Barbie: Why Are We Paying to Watch Glorified Product Placements?

If one of your biggest desires ever was to watch feature-length ads for products that have already been successful for decades and are well-known all around the globe, 2023 will be the best year of your life — and the future is looking even brighter for you: Mattel has 45 (yes, forty-five) movies based on their IPs in various states of development (13 of these movies are already officially announced), Eva Longoria’s directorial debut will be about the different flavors of Cheetos and Jerry Seinfeld is going to take a deep dive into the origin of Pop-Tarts.

This year, we’ve already got a movie about marketing guys who offered shitloads of money to an insanely talented basketball player to make him wear their shoes, we got a movie about the guy who got the licensing rights to one of the most popular video games (not about the guy who invented the game, BUT the guy who bought the licensing rights) and of course, there’s Barbie.

Mattel’s Barbie division has spent more than $100m on marketing this year – the buzz and hype surrounding this movie is no coincidence but a campaign orchestrated with surgical precision which successfully captured the cultural zeitgeist: TikTok gets flooded with Barbie-inspired outfits and Pink already became the new Black.

To maintain its value over time, a brand must evolve alongside societal changes. The Barbie doll, introduced amidst the Civil Rights movement, has experienced countless transformations to stay culturally pertinent and resonate with society’s collective mindset. This adaptation has not only cultural but also economic significance. Mattel’s strategic shift in 2016 to emphasize diversity in its Barbie line played a key role in reversing a declining revenue trend.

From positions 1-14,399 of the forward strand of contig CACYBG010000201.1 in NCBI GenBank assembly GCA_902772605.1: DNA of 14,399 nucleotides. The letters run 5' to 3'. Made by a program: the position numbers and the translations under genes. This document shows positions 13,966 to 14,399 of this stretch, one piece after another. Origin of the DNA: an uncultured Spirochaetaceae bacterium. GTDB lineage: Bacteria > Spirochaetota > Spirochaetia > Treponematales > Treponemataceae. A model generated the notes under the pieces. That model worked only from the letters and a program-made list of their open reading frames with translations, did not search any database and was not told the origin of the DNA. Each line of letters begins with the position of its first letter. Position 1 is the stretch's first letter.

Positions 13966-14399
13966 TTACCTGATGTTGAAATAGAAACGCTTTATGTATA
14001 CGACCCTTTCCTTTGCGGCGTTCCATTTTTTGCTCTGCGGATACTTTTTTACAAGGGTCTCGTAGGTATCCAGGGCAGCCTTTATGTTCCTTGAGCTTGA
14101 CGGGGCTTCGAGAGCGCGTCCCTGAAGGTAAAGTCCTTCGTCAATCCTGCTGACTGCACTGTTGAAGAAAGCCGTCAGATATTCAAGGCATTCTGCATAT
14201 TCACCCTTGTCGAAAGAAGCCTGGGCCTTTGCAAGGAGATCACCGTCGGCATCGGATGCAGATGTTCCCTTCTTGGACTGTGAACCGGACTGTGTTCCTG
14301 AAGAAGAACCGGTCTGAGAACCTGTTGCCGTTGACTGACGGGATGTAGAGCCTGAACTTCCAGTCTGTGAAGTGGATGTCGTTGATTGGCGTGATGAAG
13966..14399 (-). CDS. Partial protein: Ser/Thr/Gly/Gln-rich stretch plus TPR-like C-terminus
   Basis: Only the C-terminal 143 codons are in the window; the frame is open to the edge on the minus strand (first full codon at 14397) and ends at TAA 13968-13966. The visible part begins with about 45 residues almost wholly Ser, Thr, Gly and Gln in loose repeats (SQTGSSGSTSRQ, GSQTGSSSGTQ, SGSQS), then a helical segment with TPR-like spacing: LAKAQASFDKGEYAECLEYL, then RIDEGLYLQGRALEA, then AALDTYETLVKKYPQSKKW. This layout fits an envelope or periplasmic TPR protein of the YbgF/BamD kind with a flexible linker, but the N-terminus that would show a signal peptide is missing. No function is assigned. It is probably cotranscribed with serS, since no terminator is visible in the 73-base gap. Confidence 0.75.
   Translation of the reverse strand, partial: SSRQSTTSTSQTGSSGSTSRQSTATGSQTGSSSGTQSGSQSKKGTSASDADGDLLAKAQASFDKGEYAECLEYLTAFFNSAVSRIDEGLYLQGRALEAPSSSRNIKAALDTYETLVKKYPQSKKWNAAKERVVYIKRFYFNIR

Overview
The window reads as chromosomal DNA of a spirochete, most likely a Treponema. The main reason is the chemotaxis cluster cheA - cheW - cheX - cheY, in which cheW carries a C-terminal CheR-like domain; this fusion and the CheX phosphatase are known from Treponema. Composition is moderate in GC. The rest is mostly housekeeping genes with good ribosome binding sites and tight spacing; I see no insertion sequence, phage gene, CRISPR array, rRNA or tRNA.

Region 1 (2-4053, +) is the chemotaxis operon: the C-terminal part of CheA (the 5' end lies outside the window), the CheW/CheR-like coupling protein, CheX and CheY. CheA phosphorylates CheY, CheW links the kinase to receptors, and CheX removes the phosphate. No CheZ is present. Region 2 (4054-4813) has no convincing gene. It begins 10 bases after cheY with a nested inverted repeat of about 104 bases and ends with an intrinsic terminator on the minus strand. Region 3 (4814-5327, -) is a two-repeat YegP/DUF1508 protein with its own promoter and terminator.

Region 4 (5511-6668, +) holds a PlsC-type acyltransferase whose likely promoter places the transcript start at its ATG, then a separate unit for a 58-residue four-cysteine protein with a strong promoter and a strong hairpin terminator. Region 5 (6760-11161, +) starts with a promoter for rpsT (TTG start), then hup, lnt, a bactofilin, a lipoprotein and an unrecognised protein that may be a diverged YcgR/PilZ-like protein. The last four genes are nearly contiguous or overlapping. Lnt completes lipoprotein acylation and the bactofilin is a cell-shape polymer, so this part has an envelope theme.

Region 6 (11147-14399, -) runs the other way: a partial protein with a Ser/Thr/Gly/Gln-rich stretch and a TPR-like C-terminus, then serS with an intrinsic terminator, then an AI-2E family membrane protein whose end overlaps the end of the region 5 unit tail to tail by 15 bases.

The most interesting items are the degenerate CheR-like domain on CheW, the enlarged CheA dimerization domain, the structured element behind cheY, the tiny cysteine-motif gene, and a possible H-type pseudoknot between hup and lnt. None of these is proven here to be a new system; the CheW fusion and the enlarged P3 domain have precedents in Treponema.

For CEOs, it’s crucial to reposition their brands from time to time to align their products with what social scientists are calling the collective consciousness of society and now companies are turning the power of film to extract even more money from their businesses’ intellectual property. The CEO of Mattel doesn’t even bother with the fact that he’s on a mission to “transform Mattel from being a toy manufacturing company that was making items to become an IP company that is managing franchises”. An IP company that is managing franchises. Let that sink in.

These dreary business-bullshit-bingo phrases are veiled by the ubiquitous self-irony that is currently indispensable for gaining access to contemporary pop culture: “If you love Barbie, this movie is for you,” the trailer says. But also, “If you hate Barbie, this movie is for you.” Self-mockery like that acts like a layer of Teflon against criticism – and the overall quality of a movie like Barbie doesn’t ever matter for reflecting on what it says about the current state of culture that we call glorified product placements a movie?